A lousy tourist just stays in the same area, pretends he’s a rock barnacle and never explores more than two streets away. Only a week in Malaysia and I’ve synced into the night. Luckily the staff at the hotel know me from three years ago, and now don’t annoy me with things like cleaning my room or paying rent.
They get their rent when I wake up. The night manager is too lazy to accept my payments. He snoozes on a deck chair and opens one eye when anyone enters the hotel. He’s good at the night shift and works on the principle, less work the better. But I’m not about to tell the day manager that.
Malaysia just stays awake. I’ve decided to explore Johor, not content just to write just about my street. There must be more to see. Right?
I get my mental bearings. I’ve walked from the train station, over an overpass, and now I’m the fringes of my area. Right?
That castle on the hill isn’t the post office, I discovered as I trudged up the road leading to the grand mansion that overlooks Johor as a paternal reference to its Sultanate past which the locals will talk blue about if you let them.
Next I stumble across a night market. It occupies three über streets with air conditioned cafes and boutique shops. Colorful drinks, colorful clothes, and a green iguana. It’s a very orderly and clean market and Malaysian language is playing over a radio at one stall. I’m still in the Malay Archipelago and Indonesian sounds just the same.
At a e-cigarette stall, a young Chinese offers me a few hits of his mother’s e-juice which she mixes up at home. He says they are selling very cheap because in January, Johor will outlaw the selling of e-cigarettes. He says you can still buy them in KL, though.
The Malays run the markets, the Indians supply the food and the Chinese are confined to the Red Light district providing ‘certain’ services, from food, pimping, to selling Viagra and copy DVDs. I’ve not yet discovered the blue movies yet, that’s my next assignment.
An Indian restaurant advertising many food awards catches my attention as I walk down from the Sultanate. An Indian directing traffic says hello with a deep baritone voice. “Have no money,” he says. No money no honey, I sympathized.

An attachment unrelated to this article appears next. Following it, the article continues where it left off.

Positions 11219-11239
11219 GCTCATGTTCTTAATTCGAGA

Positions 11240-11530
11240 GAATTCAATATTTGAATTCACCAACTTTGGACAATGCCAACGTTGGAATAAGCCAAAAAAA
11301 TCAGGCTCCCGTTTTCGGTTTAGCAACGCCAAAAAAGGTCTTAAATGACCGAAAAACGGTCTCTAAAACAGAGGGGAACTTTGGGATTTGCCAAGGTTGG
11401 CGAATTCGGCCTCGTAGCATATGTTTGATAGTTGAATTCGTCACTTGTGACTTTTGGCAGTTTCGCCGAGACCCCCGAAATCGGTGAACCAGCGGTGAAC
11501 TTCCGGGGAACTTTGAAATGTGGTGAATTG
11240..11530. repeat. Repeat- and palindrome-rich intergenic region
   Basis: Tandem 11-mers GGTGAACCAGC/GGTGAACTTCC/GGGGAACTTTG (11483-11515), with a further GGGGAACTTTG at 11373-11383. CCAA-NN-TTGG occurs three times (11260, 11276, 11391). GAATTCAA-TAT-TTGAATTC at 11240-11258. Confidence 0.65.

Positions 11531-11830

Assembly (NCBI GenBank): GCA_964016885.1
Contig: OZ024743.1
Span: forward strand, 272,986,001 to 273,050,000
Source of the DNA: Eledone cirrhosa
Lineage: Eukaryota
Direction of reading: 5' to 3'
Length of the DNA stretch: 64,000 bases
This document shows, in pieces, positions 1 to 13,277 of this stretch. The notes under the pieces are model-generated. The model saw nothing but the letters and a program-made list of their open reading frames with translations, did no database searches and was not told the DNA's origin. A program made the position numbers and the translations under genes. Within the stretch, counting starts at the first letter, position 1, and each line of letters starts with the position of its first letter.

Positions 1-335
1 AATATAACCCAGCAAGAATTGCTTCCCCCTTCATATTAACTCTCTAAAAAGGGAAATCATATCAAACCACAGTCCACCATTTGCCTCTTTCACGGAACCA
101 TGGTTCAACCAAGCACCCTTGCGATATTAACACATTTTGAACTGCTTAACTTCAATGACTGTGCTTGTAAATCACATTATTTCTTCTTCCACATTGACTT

At the award winning restaurant, I check out the toilet before I sit down. It’s won the award as the tiniest, grungiest and dirtiest smelling toilet in Johor. Hanging on one wall are about ten awards the restaurant has won. It’s tee tarek, a milky sweet tea, is only one dollar and 20 cents, the cheapest in town. Now there’s another award.
Every night the massage stalls set up on my street. Some have chairs, other a make shift massage bench, or just a cardboard on the ground. “You want massage,” says a lady who is massaging someone. “You can’t say that while you are massaging someone,” I say. Of course she can and she doesn’t understand a word I’m saying. She’s from Indonesia.
Another Chinese man offers me some blood letting treatment. I can’t remember what he called it. He has five acupuncture glass bells on a man’s back that is sucking out dirty blood. “I’m qualified and I have the certificates,” he says, as he wipes off the dirty blood on the man’s back with toilet paper. He’s wearing surgical gloves at least. “After I take away the dirty bloody, you feel much better.” The Indian man under the knife gives a stoned look and says, yes I can take photos.
I’m in two minds about this treatment. “Don’t worry,” he says. “ I use to work at a hospital.” He grins, and his five rotten teeth jut out. He didn’t’ work in the dental hospital, that much I know. Thought he might have been a janitor working at a hospital, he’s got people lining up to get their blood purified. “Don’t worry,” he says, “I’ll wipe down your back with Dettol alcohol rub after I treat you and all you will be left with are scabs.”
He doesn’t understand my dilemma. I can’t afford to stain the sheets with blood, I might lose my bond money. It’s nearing 5 am when I call it a night. Near my hotel I pass a tiny figure sleeping on some cardboard under a covered walkway. It’s a homeless Chinese lady in her sixties. Not everyone is making good on the streets of Johor.